As Dreamstime announced through their forums to contributors, Google will use images offered by Dreamstime to their Google Display Ads clients. In an initial beta phase, contributors will receive a base royalty for all images included in the project with the potential to upgrade to an Extended License sale at a later stage.
According to the original statement by Dreamstime founder and CEO Serban Enache (nick named “Achilles” in the forum), the deal starts with a beta phase, during which Google will license a large number of images for a test program. Those licenses will be paying $2 (or $2.25 for exclusive images) to the contributors. If the beta program succeeds, Google will later include images into a template for their customers – this will require an Extended License, in Dreamstime terms called “W-EL”. They did not yet announce the payment contributors would receive in that case, though Enache says:
“For the second stage we will award EL royalties (25%-60%). Overall the royalties will average approximately 50%.”
In later clarifications, Enache and other employees also made further additions, clarifying how Google and their customers will use those images. According to those details, customers will not get direct access to choose images for their ads at least during the test phase. In that phase, Google will design banners or ads for their customers. Therefore, it would be covered by the regular license, just as any designer could license a royalty free image to design an ad for their direct clients.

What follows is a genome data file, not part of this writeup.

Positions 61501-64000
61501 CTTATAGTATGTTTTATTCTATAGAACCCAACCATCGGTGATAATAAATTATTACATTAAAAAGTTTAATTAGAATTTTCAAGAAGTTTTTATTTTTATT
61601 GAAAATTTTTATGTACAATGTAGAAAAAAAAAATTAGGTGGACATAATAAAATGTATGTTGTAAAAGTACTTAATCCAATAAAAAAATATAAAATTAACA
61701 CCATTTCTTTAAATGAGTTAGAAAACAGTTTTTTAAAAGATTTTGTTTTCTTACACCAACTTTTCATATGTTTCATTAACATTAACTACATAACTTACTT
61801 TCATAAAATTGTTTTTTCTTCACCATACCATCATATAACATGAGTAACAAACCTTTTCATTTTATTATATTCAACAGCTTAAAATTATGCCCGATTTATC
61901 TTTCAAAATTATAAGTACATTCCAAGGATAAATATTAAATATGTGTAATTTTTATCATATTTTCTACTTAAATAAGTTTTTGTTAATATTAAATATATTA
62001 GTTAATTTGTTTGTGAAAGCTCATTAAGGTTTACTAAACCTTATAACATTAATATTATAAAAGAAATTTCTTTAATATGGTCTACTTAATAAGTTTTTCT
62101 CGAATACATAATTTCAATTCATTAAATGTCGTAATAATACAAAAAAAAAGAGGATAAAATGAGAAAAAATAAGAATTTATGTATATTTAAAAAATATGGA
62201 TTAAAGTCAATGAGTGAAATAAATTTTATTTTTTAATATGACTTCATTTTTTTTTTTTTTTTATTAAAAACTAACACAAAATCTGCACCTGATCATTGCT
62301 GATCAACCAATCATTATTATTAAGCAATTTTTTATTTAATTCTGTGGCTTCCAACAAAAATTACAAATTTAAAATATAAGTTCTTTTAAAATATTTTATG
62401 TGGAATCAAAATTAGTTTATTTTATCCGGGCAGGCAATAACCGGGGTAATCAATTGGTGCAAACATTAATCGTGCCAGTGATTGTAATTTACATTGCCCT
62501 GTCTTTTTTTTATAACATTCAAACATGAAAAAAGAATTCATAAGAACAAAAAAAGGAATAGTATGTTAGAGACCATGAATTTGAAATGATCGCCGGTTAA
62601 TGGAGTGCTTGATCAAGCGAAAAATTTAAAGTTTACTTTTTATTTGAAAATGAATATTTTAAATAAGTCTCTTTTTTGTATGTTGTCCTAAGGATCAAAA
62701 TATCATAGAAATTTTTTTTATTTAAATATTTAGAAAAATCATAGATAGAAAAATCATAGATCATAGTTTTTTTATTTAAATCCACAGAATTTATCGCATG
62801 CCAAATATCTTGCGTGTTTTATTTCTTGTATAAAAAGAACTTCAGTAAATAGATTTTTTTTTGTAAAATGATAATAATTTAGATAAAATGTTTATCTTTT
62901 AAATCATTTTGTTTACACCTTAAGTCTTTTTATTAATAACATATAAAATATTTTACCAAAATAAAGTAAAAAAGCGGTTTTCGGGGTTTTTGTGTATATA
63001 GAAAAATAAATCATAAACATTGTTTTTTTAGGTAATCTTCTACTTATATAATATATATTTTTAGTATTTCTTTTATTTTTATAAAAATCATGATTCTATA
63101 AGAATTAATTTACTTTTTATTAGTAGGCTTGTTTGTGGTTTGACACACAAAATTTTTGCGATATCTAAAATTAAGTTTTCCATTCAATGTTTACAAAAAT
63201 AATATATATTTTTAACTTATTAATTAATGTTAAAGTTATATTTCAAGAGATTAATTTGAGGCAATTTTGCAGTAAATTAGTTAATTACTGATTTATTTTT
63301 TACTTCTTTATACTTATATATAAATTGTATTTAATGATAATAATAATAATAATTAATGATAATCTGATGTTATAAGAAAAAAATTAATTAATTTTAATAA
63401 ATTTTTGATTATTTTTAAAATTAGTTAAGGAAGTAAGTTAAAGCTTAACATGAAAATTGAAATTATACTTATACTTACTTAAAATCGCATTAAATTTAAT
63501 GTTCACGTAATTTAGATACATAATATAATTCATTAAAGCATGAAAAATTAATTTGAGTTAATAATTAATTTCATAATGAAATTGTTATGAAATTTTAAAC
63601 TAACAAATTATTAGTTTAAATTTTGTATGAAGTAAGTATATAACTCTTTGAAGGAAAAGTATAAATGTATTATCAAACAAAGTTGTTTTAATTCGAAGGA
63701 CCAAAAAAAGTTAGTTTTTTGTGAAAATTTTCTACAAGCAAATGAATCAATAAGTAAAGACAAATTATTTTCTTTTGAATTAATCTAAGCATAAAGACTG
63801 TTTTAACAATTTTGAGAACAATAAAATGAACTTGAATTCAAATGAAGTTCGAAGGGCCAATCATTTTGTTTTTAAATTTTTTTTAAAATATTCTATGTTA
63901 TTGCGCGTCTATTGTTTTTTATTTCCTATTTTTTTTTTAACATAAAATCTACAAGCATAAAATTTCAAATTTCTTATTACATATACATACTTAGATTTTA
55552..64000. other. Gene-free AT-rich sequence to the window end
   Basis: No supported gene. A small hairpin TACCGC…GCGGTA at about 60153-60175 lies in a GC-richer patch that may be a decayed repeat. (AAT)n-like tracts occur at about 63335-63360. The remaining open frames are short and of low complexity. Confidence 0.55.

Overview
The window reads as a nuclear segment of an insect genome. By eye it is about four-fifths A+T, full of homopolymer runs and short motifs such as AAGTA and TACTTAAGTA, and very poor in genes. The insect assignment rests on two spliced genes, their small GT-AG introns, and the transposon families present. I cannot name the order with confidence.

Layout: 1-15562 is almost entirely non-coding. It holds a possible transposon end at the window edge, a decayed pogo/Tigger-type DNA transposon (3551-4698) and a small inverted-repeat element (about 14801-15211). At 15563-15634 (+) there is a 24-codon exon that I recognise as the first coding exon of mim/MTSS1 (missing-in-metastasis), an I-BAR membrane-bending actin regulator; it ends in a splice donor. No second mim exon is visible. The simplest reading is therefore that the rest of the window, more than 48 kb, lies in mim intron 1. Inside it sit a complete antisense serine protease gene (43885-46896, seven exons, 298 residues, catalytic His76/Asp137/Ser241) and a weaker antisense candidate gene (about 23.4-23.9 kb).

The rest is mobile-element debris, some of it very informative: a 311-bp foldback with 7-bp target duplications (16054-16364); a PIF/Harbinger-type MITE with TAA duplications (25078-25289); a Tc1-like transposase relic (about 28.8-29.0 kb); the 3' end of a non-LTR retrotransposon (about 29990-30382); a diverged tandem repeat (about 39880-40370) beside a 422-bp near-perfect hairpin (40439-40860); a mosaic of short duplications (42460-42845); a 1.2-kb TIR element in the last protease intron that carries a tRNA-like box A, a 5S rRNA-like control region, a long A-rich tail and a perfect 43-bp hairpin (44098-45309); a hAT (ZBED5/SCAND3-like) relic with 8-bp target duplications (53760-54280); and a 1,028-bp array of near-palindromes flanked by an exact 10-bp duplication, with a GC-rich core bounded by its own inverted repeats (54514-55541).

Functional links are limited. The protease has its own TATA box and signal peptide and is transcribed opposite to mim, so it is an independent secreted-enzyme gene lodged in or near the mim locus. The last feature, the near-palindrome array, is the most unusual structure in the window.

Dreamstime also mentions that contributors are free to exclude their images from the deal by opting out of their Alliances program. The lack of opt in/out of deals like this was the most criticized factors in similar deals made by other agencies in the past.
This program compares to Shutterstock's co-operation with Facebook started in 2013 where the advertising customers on the social network can choose one of the agency's images for simple integration into their ads. In that program, the customer gets to use the image for free (or rather: is being covered by the fees paid to Facebook) while the social network pays a simple subscription fee for all images each time a customer selects one of them. In comparison, the Dreamstime project is paying about five to eight times more as an upfront payment – only very successful images in the Shutterstock-Facebook program are likely to be paying more royalties to the contributor.
The project also compares to the deal between Google and Getty Images two years ago which paid a flat fee of $12 to contributors for the inclusion of images within Google Docs – probably a much larger audience than the Google Ads client group. The deal at that time had caused quite some stir amongst photographers, especially those from iStockphoto as it included a lot of premium images from the Vetta and Agency collection at that time.
Overall this looks like a decent deal for Dreamstime photographers. They can opt-out at any time and Google will (in the first step) just act like any other banner designer, creating banners to be used by end-customers. What do you think? Good or bad for photographers? Leave your comment below and let us know.